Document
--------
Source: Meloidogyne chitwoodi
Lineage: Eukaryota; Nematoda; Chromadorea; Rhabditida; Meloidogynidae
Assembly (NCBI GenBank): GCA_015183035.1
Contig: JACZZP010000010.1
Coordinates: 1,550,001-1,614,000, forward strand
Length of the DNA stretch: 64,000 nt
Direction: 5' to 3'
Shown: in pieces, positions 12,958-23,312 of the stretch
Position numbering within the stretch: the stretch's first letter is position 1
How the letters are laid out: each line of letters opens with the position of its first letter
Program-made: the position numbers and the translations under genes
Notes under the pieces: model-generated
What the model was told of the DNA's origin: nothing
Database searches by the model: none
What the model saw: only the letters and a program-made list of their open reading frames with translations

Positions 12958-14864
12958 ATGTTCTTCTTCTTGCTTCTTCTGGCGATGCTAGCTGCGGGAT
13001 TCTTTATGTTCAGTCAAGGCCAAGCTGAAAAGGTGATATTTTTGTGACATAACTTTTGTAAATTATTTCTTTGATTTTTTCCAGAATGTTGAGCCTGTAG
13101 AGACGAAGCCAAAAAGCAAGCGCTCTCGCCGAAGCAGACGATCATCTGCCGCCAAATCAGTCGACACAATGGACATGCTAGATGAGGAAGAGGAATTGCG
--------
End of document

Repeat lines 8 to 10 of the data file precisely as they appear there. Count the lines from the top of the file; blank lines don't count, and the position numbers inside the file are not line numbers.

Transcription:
Shown: in pieces, positions 12,958-23,312 of the stretch
Position numbering within the stretch: the stretch's first letter is position 1
How the letters are laid out: each line of letters opens with the position of its first letter